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Interview: French arts support schemes help launch pop career

‘Most British of French artists’ Maddy Street hopes to sign with a record label soon, after awards boosted profile

Maddy has started to work with a manger and a booking agent Pic: Emma Birski

Young Franco-British artist Maddy Street looks set for a blossoming career in French pop after winning two prestigious awards this year.

Maddy, 25, who identifies as non-binary and asked us to use the gender-neutral pronoun ‘they’ in this article, has been called ‘the most British of French artists’ by media including Le Parisien, and is the child of British parents living in Normandy.

This year, they won two awards for up-and-coming artists: the Prix Pernod Ricard France Live Music 2023 and the Normandy region’s Go+, which give a year of support, including advice from established professionals.

The Pernod Ricard prize also gives slots at 10 festivals, and Maddy has been performing throughout the summer, gaining new fans.

Maddy sings mostly in English in a pop-rock-rap style. They studied English literature at Sorbonne Nouvelle university, so songwriting allows them to “tie together” a love of lang-uage and music. They also make their own music videos.

“The text always comes first for me,” Maddy said.

“It stems from my love for literature and also from parents who are both bookworms.

"Growing up, we would constantly have music playing in some shape or form, and my dad played the guitar, inspiring me to learn.”

Maddy started writing music in high school. “It was an escape because I didn’t enjoy the first years due to bullying over my bisexuality. I learned covers and ended up writing my own stuff.”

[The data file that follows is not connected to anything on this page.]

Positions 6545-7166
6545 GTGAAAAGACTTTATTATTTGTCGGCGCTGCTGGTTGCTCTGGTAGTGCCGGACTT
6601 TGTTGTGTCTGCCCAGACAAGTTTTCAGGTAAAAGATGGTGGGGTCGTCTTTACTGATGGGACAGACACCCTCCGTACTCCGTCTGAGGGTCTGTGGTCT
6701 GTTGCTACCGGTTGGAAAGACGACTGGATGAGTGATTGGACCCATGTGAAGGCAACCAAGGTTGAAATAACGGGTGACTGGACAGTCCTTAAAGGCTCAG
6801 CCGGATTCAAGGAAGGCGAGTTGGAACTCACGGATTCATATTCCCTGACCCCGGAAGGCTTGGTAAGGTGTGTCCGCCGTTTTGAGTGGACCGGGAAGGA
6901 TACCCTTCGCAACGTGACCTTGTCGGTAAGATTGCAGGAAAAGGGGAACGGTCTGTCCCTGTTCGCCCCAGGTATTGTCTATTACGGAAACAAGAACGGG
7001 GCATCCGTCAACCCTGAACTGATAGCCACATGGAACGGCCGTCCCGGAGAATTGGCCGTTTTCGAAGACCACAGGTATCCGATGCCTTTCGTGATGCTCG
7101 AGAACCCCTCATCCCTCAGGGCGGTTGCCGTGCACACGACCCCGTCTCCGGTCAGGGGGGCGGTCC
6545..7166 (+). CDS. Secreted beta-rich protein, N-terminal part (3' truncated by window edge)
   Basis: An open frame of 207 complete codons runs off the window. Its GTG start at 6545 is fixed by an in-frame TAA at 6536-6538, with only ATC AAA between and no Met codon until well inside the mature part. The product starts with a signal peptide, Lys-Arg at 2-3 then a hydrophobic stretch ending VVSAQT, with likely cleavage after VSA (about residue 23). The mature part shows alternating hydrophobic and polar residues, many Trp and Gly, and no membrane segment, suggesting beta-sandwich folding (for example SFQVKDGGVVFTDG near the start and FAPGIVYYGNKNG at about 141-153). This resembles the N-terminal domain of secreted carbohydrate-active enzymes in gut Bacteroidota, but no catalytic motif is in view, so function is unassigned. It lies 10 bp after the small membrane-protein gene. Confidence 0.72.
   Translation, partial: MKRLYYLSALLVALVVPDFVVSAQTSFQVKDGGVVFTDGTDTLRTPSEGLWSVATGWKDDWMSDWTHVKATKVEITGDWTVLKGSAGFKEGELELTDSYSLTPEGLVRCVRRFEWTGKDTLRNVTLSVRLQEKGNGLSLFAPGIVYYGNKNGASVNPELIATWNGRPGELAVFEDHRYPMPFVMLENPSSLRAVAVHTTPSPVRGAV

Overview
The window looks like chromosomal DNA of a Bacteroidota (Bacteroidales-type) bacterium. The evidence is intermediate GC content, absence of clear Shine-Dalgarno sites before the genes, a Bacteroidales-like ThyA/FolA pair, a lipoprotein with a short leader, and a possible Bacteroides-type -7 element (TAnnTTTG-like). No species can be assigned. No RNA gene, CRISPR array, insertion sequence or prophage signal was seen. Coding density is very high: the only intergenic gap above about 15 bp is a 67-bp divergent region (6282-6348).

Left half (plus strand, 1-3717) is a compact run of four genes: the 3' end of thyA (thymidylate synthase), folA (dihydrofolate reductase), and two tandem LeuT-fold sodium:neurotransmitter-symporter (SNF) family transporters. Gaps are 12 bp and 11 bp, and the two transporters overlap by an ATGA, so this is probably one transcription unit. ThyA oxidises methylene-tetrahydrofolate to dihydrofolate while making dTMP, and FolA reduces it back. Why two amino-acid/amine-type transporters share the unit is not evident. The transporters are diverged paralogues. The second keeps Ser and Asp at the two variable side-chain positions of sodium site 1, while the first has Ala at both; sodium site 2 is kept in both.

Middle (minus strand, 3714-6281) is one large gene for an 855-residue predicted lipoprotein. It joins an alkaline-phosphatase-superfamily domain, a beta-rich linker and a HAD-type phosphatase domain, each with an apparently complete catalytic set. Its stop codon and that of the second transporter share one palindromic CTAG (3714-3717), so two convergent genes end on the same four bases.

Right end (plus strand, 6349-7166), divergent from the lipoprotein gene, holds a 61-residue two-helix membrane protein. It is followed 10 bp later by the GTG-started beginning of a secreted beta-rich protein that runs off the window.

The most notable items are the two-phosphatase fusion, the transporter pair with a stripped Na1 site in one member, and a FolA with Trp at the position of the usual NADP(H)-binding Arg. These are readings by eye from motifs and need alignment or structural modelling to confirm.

Lycée was better as they made friends who were more “my crew”, and a last university year in Melbourne, which had a welcoming LGBT scene, also “really helped”.

However, Maddy said it can be “a nightmare” to navigate the gendered French language. For example, not everyone knows the gender-neutral
pronoun iel’.

“After shows, I get lots of people thanking me for the representation I give, as there aren’t many French singers using iel, and I have a ton of supportive friends.”

However, even the best-intentioned people sometimes still struggle with gender ambiguity, Maddy said. “I would like the freedom to be fluid and not worry about masculine and feminine labels.”

In terms of a look onstage, Maddy is still “trying to figure out if I have to choose one".

The songs on Maddy's EP British Boy? are inspired by reflections about their identity, such as Merlin, the name Maddy’s parents would have chosen for a boy, or Wish I Was You, about wanting to be both the men or the women they saw on television.

A break-up with a girlfriend who had to go back to Aus­tralia due to Covid inspired Hey Friend and Tiny House.

Maddy's musical inspirations include British rapper Little Simz and Ed Sheeran, as well as classic pop, rock and soul such as the Beatles, Fleetwood Mac and Aretha Franklin, or The Blues Brothers film.

Maddy said: “I support the French football team but prefer English music.

"I’ve never lived in the UK so, for me, France is my home, but English music and films are my culture too.

“I wonder if I should write more in French, to be more francophone-accessible, but for now I’ve just tried to switch more between the two. People like that and enjoy my British punky attitude, mixed with the French rap and pop elements.”

Maddy said France’s strict work regulations, such as the intermittent du spectacle status, allow young artists here to get paid regularly, including if appearing as an opening act, whereas “the best you can expect in the UK is your food and a pint.”

This year, they also benefited from the Scènes de musiques actuelles (SMAC) system, where the state supports local pop concerts, in this case in primary schools and collèges in Saint-Lô, Manche. The children were a “wonderful audience”.

Maddy said it was “crazy” to win the Pernod Ricard award as they were competing against thousands. “I knew some of the bands and thought ‘there’s no way I’m winning this’, but it goes to show you shouldn’t doubt yourself too much.

“I hope from the visibility I’ve gained this year I will get to work with a music label. I’m also starting to work with a manager and a booking agent, which makes a world of difference. I’m very happy and feel very lucky to get to this point.”

Check out Maddy’s Facebook or Instagram for details of upcoming appearances.

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